Terminology can be excluding. I don’t think there’s any such thing as “Black art”—I think Black people make good art. I’ve said before that art made by Black people is part of Modernism and should be seen in that light. My art is international. It’s a whole world thing—that’s what my painting is all about. I have always been frustrated about being pigeonholed as a Black artist, and the expectations people have around what the work should look like and be about. It was a new thing that was sprung on me in London. In order for people to feel comfortable, they have to put you in a box. I still insist that I’m not a “Black artist”. I’m an artist.

Swimmers (2020). Bowling’s art isn’t about politics, he says. “It’s about paint.” © Frank Bowling. 
Courtesy the artist and Hauser & Wirth Photo: Thomas Barratt

Until recently, you spent spring and autumn in Brooklyn, and summer and winter in London. Why was it important to work in both places?

I left London for New York in 1966, but my sons were all in England and I came back in 1975 as I knew I needed to be around for them. Coming back also meant I renewed my friendship with Rachel Scott, my wife. I’ve said before that, when I arrived in London in 1953, it felt like coming home. London was Turner’s town, and where I got acquainted with works by Constable and Gainsborough and the Old Masters that I discovered in the National and Tate galleries. So coming back to London in the 1970s also brought me back to that, and to the English landscape tradition.

I have to admit that I wanted to be in New York more than I was able to, but I lost my Broadway loft when I sublet it to an English fella who took it out from under me. Between 1975 and 1990, when I didn’t have my own place in New York, and I didn’t have representation in a commercial gallery in London, those were really tough, tough times. I had to rely on friends and family a lot.

Things really began to change in 1990, when I got a new loft in Dumbo, which at that time was a nearly derelict part of Brooklyn. One of my friends described it as being really rural—at that time there was nothing there, you couldn’t even get a cup of coffee, or groceries, or anything like that. It was either industrial or derelict.

So from 1990 is when Rachel and I started shuttling between New York and London. In some ways, having studios in both cities gave me the best of both worlds. In London, I was able to connect with my painterly roots in the English landscape tradition, taking on Constable and Turner, so to speak, and in New York I was engaging with Post-Painterly Abstraction, and the greats of American abstract painting. But in many ways, I was doing my own thing—trying to do work I felt was entirely new, trying to push the boundaries of what painting was about. So, I’d usually just pick up whatever I was working on at the time and pack it up into a tote bag, still wet, and carry it across the Atlantic. And at the other end, we’d roll it out and get going again, so the works were often made in both places.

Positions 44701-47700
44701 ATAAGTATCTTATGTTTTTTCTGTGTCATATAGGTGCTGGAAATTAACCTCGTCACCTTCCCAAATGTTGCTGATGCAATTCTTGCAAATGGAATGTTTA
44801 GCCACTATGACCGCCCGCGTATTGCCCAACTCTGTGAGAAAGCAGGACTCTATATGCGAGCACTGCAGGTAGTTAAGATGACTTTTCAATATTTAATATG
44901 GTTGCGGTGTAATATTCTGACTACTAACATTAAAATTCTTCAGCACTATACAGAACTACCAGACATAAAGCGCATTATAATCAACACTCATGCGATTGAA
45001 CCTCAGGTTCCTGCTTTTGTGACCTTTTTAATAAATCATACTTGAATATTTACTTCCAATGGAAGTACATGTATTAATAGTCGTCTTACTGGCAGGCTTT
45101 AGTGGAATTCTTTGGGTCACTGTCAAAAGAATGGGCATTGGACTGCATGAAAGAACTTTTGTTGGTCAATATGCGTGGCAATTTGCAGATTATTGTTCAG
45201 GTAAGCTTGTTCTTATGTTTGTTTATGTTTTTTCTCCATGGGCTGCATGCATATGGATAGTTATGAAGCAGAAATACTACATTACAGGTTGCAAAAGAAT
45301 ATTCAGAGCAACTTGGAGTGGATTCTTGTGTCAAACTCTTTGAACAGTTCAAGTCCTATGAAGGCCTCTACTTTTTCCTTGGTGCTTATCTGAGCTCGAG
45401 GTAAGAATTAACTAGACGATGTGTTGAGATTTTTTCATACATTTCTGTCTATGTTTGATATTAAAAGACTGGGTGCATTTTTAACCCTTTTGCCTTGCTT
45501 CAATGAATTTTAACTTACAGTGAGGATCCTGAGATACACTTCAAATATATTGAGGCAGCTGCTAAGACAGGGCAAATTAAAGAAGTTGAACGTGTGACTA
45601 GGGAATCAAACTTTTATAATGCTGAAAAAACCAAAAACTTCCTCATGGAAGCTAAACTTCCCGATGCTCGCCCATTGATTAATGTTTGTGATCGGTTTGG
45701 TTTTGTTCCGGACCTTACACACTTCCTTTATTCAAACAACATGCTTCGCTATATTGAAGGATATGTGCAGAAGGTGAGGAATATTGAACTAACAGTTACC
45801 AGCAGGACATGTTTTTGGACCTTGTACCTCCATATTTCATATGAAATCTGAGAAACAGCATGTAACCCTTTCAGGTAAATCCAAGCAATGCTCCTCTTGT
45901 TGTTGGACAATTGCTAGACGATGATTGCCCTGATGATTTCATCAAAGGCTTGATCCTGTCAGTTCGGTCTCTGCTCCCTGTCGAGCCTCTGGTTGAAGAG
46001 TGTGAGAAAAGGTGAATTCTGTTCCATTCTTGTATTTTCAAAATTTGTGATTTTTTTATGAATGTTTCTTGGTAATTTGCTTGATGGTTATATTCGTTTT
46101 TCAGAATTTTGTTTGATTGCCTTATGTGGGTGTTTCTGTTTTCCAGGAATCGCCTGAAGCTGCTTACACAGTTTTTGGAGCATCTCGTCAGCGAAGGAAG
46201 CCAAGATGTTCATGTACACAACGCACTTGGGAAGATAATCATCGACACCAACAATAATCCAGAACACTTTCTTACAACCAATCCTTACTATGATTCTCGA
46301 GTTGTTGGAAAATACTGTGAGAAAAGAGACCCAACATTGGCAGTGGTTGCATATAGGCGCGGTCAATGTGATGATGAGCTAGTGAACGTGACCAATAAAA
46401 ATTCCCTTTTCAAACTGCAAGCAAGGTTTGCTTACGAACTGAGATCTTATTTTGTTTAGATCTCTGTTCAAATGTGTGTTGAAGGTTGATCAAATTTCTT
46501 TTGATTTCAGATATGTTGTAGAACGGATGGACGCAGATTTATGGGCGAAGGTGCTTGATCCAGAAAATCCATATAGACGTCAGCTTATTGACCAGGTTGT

You originally came to England from British Guiana with the intention of being a poet. What made you change that plan and decide to be a painter?

When I first came to England, I didn’t know anything about museums and art because I was trying to write. I felt that poetry was the best way to talk to myself, about myself. The first time I went to an art exhibition was when I stumbled across the Whitechapel Gallery, quite by chance. It was around 1956, when I was still in the RAF. I’d been in Brick Lane, buying stuff for my mother’s shop in New Amsterdam—buttons, lace, zips, that kind of thing—and I happened to walk past the Whitechapel when that show This is Tomorrow was on. I guess it was the start of Pop art, and I’d never seen anything like it before in my life. I had no idea that this stuff could be art.

What inspired me to make the move was that I felt, on being introduced to painting particularly, that I was using more of myself—I was using my body—to deliver the material onto the surface of the canvas. It seemed to be more all-encompassing than sitting at a desk with a blank piece of paper trying to deliver what you’re feeling and thinking.

Once I started, painting got a grip on me, so I just painted all the time. A blank canvas is much more inviting to me than a blank page; it became more engaging and satisfying than writing. Though I’m constantly scribbling this, that and the other. I play with words in the titles of my paintings using riddles and hints, because the paintings are there to deliver their own message, and if you can open a door to the content of the stuff on the surface, all the better.

You studied at the Royal College of Art with David Hockney and other artists at the core of British Pop art. But rather than make paintings of mass-produced goods and iconic figures, your work reflected global political tensions. Why was it important to have world events resonate through your work?